Re: Summary of the situation with the composition process — thoughts wanted
joesab2005 at gmail.com
Tue Jun 21 22:24:43 UTC 2011
On 6/21/2011 2:35 PM, Jonathan Protzenko wrote:
> The compose window in Thunderbird relies on three broadly defined
> 1. The <editor> component from Gecko; it handles the editable area,
> i.e. where you type your message, the caret, what happens when you
> hit enter, the DOM tree, etc. The code lives in
> comm-central/mozilla/editor/. :ehsan and :kaze are working on it
> if I'm not mistaken.
> Ehsan and Kaze are working on it , but not from the POV of a mail
> editor.Although I think that almost anything that can be done in a
> web page should be possible in an email. That assumes that CSS is
> allowed in emaill...an assuption that has been vehemently opposed
> in the past. If you look at the horrible code produced by the MS
> word html editor (and deemed to be acceptable media) surely we
> should loosen our "stance" on including/encouraging good HTML/CSS.
> 2. The editor UI: all the small buttons to insert an image, set text
> in bold, italics, etc. The code lives in comm-central/editor/ui.
> It's horrible code, that hasn't changed for the past 10 years, and
> unlike wine, it doesn't get any better with age. AFAIK, no one's
> working on it, and we definitely need help with it. The number of
> steps required to merely insert an image is complete nonsense, and
> the process is *not intuitive*.
> If you think inserting an image is not intuitive, try using the
> /Advanced Editor /to add some inline styles. Oh, to get into that
> editor, you just double click on the image and choose "advanced"
> You can add inline styles, but you must know the exact correct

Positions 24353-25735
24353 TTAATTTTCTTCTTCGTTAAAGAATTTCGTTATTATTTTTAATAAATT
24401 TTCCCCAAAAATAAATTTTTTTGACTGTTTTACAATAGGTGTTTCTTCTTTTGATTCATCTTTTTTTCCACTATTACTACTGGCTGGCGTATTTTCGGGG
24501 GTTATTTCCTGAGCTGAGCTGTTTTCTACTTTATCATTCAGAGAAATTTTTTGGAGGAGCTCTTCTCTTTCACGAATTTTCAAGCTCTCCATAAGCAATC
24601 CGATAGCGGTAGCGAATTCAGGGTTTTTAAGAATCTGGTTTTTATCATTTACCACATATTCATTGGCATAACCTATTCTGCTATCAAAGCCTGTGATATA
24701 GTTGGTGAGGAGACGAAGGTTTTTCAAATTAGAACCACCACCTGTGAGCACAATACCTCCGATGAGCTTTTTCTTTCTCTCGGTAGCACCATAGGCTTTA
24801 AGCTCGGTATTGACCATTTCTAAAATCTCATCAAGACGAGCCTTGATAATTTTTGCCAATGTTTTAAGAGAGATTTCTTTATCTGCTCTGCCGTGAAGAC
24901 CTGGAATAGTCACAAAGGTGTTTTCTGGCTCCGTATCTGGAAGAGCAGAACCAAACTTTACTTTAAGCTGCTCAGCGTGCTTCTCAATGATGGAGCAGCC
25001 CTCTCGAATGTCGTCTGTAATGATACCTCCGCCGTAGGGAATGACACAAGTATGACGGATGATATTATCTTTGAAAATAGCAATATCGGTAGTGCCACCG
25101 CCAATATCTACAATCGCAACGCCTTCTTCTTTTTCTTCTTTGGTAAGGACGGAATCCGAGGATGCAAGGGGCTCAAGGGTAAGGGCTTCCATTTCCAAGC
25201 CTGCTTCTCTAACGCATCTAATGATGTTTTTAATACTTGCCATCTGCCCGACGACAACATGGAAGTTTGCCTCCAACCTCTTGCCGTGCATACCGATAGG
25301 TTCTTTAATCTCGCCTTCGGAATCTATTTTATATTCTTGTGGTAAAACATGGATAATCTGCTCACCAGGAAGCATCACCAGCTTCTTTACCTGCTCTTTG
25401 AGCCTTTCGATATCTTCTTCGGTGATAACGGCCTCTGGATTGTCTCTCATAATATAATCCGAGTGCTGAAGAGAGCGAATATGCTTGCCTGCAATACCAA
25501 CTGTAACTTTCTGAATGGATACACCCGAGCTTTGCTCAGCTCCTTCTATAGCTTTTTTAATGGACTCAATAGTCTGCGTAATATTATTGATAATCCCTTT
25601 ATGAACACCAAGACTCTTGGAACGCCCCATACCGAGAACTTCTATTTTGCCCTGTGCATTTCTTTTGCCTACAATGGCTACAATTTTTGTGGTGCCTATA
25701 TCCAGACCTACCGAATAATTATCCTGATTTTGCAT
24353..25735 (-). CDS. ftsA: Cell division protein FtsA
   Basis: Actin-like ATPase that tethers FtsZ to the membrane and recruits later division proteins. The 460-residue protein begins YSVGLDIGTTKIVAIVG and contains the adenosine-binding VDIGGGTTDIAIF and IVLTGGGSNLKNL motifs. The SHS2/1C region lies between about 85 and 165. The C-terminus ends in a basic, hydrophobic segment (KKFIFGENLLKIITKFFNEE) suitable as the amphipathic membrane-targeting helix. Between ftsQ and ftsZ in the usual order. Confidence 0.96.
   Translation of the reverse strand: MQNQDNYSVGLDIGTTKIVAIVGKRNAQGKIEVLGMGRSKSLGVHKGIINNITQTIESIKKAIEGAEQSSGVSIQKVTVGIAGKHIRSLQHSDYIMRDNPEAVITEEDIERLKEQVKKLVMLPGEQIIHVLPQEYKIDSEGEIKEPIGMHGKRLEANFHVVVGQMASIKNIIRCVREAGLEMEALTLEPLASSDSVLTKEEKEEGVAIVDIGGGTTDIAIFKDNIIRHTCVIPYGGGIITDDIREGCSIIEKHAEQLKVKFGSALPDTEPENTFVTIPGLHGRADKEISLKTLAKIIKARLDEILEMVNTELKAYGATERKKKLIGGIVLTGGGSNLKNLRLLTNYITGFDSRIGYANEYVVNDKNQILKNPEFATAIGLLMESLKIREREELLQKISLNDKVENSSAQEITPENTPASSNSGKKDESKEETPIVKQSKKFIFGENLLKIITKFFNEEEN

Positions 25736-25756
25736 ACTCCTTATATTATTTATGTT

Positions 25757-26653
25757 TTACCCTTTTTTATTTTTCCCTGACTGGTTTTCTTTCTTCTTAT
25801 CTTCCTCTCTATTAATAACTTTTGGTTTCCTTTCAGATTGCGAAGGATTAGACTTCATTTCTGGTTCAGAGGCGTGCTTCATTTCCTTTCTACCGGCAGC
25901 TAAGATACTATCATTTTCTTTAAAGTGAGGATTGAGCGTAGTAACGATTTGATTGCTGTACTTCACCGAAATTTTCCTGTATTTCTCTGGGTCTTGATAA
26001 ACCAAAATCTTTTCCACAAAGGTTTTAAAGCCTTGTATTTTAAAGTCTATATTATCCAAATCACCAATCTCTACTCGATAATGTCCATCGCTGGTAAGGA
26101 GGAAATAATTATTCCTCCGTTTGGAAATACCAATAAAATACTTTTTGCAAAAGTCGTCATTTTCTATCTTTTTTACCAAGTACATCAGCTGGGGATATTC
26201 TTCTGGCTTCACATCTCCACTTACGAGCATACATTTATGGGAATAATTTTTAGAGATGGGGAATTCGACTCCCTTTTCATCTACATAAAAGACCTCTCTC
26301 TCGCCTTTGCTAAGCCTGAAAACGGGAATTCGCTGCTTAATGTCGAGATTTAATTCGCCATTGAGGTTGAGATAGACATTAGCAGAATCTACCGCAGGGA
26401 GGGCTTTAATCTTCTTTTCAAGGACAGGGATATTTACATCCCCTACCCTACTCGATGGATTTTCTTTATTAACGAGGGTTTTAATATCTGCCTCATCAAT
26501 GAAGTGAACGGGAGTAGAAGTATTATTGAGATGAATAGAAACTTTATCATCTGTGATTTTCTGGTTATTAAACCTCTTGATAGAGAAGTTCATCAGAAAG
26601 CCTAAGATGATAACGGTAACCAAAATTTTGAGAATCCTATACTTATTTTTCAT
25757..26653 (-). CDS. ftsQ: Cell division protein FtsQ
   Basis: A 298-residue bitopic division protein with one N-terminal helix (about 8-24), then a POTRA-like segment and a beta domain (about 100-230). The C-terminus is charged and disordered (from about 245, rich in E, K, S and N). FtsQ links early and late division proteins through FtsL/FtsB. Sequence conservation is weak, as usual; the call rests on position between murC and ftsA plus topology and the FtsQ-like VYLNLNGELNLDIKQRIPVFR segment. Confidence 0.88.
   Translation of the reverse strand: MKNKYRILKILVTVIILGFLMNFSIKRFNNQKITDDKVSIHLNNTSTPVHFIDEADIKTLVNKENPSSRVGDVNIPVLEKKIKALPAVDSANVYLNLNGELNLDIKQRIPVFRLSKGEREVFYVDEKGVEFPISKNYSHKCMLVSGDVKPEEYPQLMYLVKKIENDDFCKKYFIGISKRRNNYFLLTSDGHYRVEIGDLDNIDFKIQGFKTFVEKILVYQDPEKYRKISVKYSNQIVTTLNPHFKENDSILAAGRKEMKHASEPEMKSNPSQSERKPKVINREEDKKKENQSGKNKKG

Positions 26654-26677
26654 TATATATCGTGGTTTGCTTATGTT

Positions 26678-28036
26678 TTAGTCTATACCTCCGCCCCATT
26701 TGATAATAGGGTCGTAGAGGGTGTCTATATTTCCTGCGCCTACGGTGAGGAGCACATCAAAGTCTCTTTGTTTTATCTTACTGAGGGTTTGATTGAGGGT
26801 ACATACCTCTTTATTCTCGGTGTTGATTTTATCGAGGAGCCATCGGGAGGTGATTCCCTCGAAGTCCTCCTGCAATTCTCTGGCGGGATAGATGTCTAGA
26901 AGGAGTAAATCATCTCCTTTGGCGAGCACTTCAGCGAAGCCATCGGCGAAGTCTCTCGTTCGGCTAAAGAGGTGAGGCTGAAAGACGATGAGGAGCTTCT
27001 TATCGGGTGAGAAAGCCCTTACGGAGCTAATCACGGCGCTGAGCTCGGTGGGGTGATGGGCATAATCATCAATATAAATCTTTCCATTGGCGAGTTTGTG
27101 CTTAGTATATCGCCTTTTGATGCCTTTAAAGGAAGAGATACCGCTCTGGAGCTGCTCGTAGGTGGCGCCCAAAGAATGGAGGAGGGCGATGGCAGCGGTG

> syntax. There is no help there at all, and properties are removed
> if you attempt to edit pre-composed code.
> 3. The code for setting up a compose session and sending the message.
> It's all c++, and I'm thinking about
> comm-central/mailnews/compose/src/, most specifically
> nsMsgCompose.cpp and nsMsgSend.cpp.
> * The code first initializes the composition window, does a lot
> of magic, sets up all the composition fields, both visible and
> hidden (recipients, subject, headers, quoted & reformatted
> text, signature, MDN, etc.). It talks to the nsIEditor that
> the <editor> implements to setup html / plaintext editing, the
> encoding, etc.
> * Then, nsMsgSend.cpp kicks in, walks the DOM tree, figures out
> which images should be attached, determines whether html +
> plaintext or just plaintext should be sent, changes the src
> attributes live in the <editor> instance so that <img
> src="blah.jpg"> becomes <img src="cid:whatever"> and then
> serializes it all according to the right encoding, wraps it,
> sends it.
> Yes, the CID whatever is problematic from a couple of
> different aspects. CSS background-image comes to mind. I think
> the problem there is Libmime. A few yaers back, one of the
> veteran core devs started to look at that, but withdrew
> because that code /"Made his eyes bleed" ;-) /
Thanks for bringing this subject up. But please remember that folks have
been fighting these editor quirks for years and coming up with their
own little work-arounds. Any feature that you prune out, might just be
that needed feature.
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